DEFRA has published plans of how the anaerobic digestion industry in England can be expanded over the next few years.
The Anaerobic digestion strategy and action plan outlines the main barriers to development of the sector and how they can be overcome. A large number of its recommendations are aimed at improving the dissemination of information to landowners, farmers, communities, local authorities, planners, AD operators and financiers, with particular emphasis on regulation.
It also calls for more guidance on the cost and benefits of AD to developers and local authorities, evidence on the value of digestates, development of skills and training for AD operators and “best practice” guidance for projects that deliver community benefits.
“We are already making it financially attractive to turn waste into electricity under the Feed-in Tariffs scheme and soon there’ll be similar incentives to generate heat too,” energy and climate change minister Greg Barker said. “The anaerobic digestion strategy and action plan will help us unlock the potential to get more energy from waste to reduce emissions in the fight against climate change.”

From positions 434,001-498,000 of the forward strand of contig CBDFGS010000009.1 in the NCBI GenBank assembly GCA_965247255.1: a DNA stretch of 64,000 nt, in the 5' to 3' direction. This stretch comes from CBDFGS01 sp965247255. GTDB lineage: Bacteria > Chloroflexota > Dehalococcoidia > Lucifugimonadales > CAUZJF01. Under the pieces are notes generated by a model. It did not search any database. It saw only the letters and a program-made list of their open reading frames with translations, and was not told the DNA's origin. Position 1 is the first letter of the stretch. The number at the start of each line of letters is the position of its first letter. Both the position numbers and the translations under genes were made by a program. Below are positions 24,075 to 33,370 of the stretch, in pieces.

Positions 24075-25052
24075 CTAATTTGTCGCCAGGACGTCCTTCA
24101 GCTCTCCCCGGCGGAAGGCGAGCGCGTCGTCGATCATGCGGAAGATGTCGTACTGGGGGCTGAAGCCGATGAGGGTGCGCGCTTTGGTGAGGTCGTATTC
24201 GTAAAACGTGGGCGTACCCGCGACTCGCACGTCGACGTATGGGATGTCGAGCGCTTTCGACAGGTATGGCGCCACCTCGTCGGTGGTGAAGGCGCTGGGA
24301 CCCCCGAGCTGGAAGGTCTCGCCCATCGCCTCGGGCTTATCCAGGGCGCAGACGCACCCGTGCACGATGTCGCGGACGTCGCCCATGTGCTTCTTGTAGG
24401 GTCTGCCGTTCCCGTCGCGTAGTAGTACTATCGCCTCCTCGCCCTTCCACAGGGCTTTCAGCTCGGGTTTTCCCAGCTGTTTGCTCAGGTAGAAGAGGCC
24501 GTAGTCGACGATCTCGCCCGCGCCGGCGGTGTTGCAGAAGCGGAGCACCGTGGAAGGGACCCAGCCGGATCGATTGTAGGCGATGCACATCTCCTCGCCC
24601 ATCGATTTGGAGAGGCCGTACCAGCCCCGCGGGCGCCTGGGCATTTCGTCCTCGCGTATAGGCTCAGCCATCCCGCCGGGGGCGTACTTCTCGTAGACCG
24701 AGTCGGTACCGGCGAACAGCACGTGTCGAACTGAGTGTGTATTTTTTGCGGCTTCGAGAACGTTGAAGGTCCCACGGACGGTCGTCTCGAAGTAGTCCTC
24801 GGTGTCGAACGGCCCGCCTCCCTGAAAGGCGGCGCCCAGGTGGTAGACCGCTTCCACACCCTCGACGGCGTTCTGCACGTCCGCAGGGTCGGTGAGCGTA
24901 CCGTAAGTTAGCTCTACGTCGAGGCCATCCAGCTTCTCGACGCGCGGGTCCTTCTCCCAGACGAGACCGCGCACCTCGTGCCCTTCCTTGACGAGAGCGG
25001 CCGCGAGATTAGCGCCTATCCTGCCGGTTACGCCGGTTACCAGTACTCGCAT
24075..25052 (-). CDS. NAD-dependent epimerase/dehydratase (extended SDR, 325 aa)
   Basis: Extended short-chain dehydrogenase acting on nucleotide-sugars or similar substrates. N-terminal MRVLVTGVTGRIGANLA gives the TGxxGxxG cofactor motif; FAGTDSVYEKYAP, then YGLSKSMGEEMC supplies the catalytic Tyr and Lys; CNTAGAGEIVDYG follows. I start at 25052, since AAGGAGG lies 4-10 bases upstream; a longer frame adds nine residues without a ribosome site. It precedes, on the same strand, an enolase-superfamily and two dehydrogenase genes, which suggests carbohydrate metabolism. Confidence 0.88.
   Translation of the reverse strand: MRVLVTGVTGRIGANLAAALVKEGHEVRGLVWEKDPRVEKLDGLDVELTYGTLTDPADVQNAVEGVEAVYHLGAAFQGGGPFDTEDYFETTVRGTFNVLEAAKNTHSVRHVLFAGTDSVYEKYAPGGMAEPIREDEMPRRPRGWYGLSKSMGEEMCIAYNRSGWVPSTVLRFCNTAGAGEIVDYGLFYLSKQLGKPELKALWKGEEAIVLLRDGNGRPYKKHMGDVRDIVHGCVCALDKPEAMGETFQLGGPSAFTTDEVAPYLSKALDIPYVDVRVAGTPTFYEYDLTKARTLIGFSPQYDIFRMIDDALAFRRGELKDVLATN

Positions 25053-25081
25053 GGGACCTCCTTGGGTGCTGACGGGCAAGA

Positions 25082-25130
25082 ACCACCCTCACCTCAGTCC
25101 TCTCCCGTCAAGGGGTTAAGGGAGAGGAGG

But the NFU was concerned by the lack of “real action” and meaningful targets. It said opportunities for rolling out on-farm biogas had been played down, despite the many potential benefits.
“This is far from the call for a huge increase in energy from AD in the coalition government statement last year,” NFU chief renewables and climate change adviser Jonathan Scurlock said. “Many of the specific recommendations put forward by the agricultural working group hosted by Defra have simply been ignored or replaced by vague promises.
“It is good that the government explicitly recognises the ‘on-farm model’ of AD and the additional resources made available – a very modest increase in Feed-in Tariffs, a new £10m loan fund to stimulate project development – are certainly welcome. However, we believe this is unlikely to lead to the large-scale uptake the NFU advocates.”
The Anaerobic Digestion & Biogas Association welcomed the action plan, but also said the government should have been bolder and called for as much organic waste to be treated through AD as possible.
It was also disappointed by the lack of recognition of the importance of source-segregating food waste.